Mishna: When someone has been thrown into a pit, and only his voice can be heard saying "Give my wife a divorce", whoever hears him may write a get (divorce letter) and give it to the wife.
The Gemara then goes into what I insist is a humorous discussion: What if the man's voice is being impersonated by a demon? When the observers saw a human form. Maybe the demon impersonated the human form, also? When they saw the form's shadow. Maybe the demon impersonated the shadow, also? Rabbi Hanina countered with by telling that his son Yonatan told him demons don't have shadows.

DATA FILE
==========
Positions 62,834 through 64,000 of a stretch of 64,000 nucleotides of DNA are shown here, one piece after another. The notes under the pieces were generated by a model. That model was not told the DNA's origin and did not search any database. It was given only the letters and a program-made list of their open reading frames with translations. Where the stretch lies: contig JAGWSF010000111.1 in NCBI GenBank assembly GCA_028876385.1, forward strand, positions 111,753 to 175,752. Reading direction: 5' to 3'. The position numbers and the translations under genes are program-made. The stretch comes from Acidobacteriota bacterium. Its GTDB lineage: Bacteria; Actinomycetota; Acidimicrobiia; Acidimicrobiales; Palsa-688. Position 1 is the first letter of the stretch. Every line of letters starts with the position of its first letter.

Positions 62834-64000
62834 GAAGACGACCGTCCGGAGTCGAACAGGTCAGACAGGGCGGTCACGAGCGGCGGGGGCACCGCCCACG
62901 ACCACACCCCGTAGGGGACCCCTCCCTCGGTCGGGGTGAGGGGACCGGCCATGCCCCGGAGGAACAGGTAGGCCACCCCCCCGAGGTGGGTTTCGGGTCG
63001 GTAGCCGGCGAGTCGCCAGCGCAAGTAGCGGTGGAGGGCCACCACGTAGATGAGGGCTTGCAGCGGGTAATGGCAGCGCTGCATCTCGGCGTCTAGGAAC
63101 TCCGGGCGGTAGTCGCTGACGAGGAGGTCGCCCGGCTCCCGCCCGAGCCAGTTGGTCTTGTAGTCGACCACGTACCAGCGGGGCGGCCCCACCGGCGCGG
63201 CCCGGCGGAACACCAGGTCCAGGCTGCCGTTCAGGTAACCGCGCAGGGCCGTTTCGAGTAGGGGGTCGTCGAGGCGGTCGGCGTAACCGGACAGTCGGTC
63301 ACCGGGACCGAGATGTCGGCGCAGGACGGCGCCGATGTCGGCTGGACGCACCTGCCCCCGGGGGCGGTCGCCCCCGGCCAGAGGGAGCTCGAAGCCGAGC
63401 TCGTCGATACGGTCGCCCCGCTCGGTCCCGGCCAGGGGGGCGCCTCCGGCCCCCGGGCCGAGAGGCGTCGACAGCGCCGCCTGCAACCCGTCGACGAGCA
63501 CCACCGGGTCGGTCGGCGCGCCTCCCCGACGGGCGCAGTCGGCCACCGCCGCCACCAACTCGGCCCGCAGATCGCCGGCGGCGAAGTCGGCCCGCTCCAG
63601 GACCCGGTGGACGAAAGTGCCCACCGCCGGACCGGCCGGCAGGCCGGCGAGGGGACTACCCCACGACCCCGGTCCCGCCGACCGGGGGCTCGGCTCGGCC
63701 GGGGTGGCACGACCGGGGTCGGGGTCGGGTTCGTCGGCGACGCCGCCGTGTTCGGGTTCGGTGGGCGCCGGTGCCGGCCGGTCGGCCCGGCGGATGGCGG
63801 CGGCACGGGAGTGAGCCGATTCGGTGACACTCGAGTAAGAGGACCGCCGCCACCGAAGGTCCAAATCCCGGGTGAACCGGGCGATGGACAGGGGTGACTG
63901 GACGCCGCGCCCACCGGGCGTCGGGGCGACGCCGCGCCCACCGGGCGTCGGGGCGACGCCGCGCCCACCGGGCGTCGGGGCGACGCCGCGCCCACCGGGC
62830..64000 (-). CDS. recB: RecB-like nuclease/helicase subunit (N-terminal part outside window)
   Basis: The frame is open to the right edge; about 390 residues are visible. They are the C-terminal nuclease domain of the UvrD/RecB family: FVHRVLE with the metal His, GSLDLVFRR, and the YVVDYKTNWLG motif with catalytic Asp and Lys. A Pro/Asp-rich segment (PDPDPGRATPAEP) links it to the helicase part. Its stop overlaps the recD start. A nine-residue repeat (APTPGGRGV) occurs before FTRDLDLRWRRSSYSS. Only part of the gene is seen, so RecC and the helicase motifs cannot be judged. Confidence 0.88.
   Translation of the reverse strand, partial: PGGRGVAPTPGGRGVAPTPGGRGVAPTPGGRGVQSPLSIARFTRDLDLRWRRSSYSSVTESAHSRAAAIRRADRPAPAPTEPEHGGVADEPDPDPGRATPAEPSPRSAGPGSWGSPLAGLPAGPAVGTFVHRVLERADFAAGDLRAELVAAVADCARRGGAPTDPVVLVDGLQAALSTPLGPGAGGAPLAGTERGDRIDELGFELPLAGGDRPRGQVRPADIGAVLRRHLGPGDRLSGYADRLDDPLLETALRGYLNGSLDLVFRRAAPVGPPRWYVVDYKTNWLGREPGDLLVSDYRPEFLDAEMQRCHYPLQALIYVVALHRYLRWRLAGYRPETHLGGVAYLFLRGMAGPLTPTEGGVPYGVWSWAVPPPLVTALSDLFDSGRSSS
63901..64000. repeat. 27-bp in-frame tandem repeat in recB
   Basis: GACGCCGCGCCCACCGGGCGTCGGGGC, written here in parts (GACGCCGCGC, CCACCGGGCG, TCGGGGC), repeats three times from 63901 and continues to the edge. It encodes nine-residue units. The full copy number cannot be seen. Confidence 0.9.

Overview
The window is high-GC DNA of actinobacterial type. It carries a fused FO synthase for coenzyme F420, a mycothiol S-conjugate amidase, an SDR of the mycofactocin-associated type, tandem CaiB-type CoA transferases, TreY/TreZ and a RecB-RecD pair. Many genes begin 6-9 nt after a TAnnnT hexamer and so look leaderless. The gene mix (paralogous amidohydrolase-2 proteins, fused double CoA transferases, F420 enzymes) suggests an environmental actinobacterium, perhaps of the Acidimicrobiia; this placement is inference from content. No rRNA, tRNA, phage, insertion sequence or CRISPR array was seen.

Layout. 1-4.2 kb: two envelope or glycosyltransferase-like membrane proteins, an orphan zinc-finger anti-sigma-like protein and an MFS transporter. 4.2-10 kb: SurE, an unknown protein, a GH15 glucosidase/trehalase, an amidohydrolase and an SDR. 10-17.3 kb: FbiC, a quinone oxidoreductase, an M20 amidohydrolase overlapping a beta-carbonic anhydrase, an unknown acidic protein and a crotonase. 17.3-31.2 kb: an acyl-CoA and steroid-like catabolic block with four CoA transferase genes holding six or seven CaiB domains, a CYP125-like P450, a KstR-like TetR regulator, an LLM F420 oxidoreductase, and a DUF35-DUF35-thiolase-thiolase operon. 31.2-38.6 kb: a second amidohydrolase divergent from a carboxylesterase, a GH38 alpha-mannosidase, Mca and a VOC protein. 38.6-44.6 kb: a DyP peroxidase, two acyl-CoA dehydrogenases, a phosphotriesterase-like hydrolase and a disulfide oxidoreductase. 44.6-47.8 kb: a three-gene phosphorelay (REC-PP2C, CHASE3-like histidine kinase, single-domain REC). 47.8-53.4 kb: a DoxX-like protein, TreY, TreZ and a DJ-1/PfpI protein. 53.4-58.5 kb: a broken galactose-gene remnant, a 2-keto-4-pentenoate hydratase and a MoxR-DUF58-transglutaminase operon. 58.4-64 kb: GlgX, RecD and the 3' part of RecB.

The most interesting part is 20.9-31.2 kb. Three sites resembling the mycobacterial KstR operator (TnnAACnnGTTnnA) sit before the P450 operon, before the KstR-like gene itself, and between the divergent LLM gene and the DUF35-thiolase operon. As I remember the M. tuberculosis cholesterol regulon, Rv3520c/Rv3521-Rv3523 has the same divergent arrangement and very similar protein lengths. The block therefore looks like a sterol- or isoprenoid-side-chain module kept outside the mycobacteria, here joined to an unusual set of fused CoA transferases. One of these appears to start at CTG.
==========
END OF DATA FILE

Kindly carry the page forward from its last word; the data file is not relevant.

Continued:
At which point one of the rabbis from the school of Rabbi Yishmael put an end to the fooling around, and reminded everyone that it's a serious subject: at a time of widespread persecution, it's necessary to stretch the rules in order not to have women stuck in uncertainty and legal limbo.
You can literally hear the jokers with the black humor - after all, they also know how bad things are, but refuse to be cowed by it; the last fellow is too serious for such things.
The next page adds another dimension to the dire situation and the rabbi's insitence on defining the law no matter how bad things are: in a discussion about how many men need to hear the wish of the husband in order to allow them to write a get, Rabbi Meir has an opinion which is then reinforced by the opinion of rabbi Hanina of Ono, even though he has to send it from his cell in a Roman jail, where he was awaiting execution for his part in the insurgency.
This thread began here.